With the assistance of a witness to the incident, police searched for the hit-and-run driver, who was found shortly thereafter. Based on police reports, the man had apparently hit another vehicle as he fled the earlier crash scene. That collision took place near the intersection of Garfield and Delaware Ave., in the area of East Dover. Eventually, police were able to pull the man over near Fischer Blvd. and Windsor Ave., after which it was determined that the 31-year-old local resident was allegedly intoxicated behind the wheel.

As a result, the suspect was arrested and eventually charged with driving under the influence of alcohol, reckless driving and leaving the scene of an accident. The man was also reportedly charged with criminal possession of the drug Suboxone, for which he did not have a prescription. As Garden State DWI and drug DUI lawyers, my legal team has handled numerous cases involving drug DUI and possession. This particular instance is certainly a more complicated situation considering the two hit-and-runs.
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We have mentioned this more than once in this forum, but again, it bear repeating: Getting behind the wheel of an automobile is a foolhardy venture to start with, but complicating a certain drunk driving arrest with a serious traffic accident is something that will only makes a DWI defense all the more difficult. As Garden State trial attorneys experienced in drunk driving and drug DUI law, we know how thorny a drunk driving case can be when the defendant has injured or killed another individual in the process.

It doesn’t make much, if any, difference where a collision involving alcohol or drugs takes place; be it in Mercer, Union, Bergen or Atlantic County, when a motorist is facing a combination of drunken driving charges plus vehicular assault (or worse, death by auto), the job of any DWI-DUI attorney will be made that much difficult by the circumstances surrounding the collision.

Yet, in spite of common sense and public service campaigns to the contrary, dozens of people find themselves in similarly serious legal predicaments every month. Here in the Garden State, driving while intoxicated is not looked upon with any sympathy by the police, the courts or the community at large. The attitude of society for those who cause a serious injury accident, and most certainly a fatal traffic collision, often borders between contempt and hatred.
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As Garden State DWI and drug DUI defense lawyers, my colleagues and I often remind potential clients that when a police officer makes a traffic stop the action itself can be construed as a “seizure” within the legal definitions stated in the Fourth and Fourteenth amendments of the United States Constitution. As most every legal professional knows, over the years there has existed some doubt as to what truly constituted a valid traffic stop. But these doubts were essentially wiped away following the landmark Supreme Court decision of Delaware v. Prouse.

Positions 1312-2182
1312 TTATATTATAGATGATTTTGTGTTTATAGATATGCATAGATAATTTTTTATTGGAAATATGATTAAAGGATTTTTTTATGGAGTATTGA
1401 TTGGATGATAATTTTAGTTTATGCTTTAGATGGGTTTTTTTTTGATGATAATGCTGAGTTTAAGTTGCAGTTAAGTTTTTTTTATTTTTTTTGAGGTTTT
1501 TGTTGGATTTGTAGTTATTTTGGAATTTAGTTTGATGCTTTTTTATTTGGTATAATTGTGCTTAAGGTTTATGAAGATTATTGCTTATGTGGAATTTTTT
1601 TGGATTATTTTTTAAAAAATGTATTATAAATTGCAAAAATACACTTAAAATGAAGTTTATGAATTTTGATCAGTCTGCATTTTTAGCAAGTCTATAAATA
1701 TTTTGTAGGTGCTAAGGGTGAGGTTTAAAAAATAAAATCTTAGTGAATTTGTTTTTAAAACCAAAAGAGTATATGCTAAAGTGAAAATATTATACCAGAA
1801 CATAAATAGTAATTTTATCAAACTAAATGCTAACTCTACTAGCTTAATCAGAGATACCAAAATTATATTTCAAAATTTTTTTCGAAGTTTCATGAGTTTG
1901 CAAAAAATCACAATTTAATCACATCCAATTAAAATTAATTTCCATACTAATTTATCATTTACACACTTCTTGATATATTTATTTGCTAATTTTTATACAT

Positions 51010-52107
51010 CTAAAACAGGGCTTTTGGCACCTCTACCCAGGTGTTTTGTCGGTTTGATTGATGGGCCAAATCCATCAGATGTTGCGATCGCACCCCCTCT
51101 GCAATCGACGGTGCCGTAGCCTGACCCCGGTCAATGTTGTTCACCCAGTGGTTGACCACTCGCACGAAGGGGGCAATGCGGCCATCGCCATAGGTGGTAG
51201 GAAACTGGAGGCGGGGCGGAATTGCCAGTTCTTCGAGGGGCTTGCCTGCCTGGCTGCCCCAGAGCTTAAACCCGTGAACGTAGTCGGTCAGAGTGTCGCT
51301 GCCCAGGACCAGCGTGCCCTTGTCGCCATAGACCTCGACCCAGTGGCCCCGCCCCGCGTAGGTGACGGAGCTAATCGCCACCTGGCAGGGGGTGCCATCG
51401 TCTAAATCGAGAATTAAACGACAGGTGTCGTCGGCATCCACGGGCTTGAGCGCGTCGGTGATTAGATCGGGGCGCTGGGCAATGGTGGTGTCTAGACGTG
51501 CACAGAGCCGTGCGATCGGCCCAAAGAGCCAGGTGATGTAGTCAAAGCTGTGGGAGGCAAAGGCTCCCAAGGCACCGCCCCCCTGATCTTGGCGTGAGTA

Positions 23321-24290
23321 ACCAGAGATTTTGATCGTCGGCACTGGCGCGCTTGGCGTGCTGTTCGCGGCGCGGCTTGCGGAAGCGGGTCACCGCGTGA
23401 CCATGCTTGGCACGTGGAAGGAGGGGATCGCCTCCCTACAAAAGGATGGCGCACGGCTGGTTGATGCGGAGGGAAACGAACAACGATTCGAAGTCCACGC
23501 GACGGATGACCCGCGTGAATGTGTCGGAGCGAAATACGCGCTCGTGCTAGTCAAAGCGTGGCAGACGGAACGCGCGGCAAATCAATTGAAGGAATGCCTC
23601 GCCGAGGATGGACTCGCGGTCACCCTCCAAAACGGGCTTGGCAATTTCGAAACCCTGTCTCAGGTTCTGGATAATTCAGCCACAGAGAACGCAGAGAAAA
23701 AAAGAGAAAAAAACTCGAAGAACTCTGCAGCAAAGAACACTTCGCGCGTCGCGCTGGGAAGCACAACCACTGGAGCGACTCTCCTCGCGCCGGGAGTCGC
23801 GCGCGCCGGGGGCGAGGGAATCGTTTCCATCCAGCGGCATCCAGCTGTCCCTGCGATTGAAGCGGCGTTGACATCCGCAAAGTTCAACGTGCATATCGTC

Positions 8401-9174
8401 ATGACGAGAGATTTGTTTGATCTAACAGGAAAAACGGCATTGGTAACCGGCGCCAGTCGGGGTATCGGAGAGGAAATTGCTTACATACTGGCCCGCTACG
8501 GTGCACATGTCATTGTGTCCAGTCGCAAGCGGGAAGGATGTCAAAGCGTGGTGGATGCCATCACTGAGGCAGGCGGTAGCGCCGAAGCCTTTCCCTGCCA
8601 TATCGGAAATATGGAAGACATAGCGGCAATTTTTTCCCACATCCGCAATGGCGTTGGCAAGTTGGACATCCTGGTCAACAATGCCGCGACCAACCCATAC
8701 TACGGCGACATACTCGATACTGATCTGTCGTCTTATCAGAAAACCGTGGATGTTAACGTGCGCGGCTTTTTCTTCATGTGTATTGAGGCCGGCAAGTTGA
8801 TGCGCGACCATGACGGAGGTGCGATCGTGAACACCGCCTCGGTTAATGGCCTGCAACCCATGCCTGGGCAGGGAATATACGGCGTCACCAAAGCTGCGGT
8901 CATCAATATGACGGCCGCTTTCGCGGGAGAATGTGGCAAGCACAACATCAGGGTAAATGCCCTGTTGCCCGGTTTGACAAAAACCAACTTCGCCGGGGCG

One of the more popular reasons, at least among police officers, for stopping many a motorist is the common moving violation known as failure to maintain one’s lane; this justification for making a routine traffic stop is second only to pulling a car or truck over based on one of the more typical vehicle equipment infractions, such as a burned out headlight or taillight (in fact, if you find yourself driving a vehicle with a burned-out or broken lamp anywhere on the car or truck, be prepared to have a state trooper or municipal patrolman stop you on the roadside).

When it comes to common moving violations – mainly, straying from one’s lane — drivers who find themselves having a difficult time staying within the lane markers during the evening hours will more than likely end up having a conversation with a law enforcement officer on the shoulder of the roadway. If it’s simply a matter of fatigue, a motorist may simply get a warning; but if that individual has consumed any alcohol recently, much less admits to the fact, complications will likely arise.
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While police in Cape May, Ocean, Atlantic and Monmouth counties are all rather busy with drunken driving activity during the warmer months, it is a certainty that all during the year New Jersey State Police, municipal patrolmen and other law enforcement officials are kept active with DWI and drug DUI arrests no matter what the season. And it goes without saying, as the New Year holiday approaches, that instances of drinking and driving tend to become more frequent thanks to family gatherings, office parties and overall holiday celebrations.

As Garden State drunk driving defense lawyers, my colleagues and I receive our share requests for no-obligation consultations from motorists who have been accused of impaired driving. While there is no single scenario that illustrates a typical drunken driving arrest, if the police are following proper procedures it generally begins with a legitimate traffic stop for a driving offense or vehicle violation.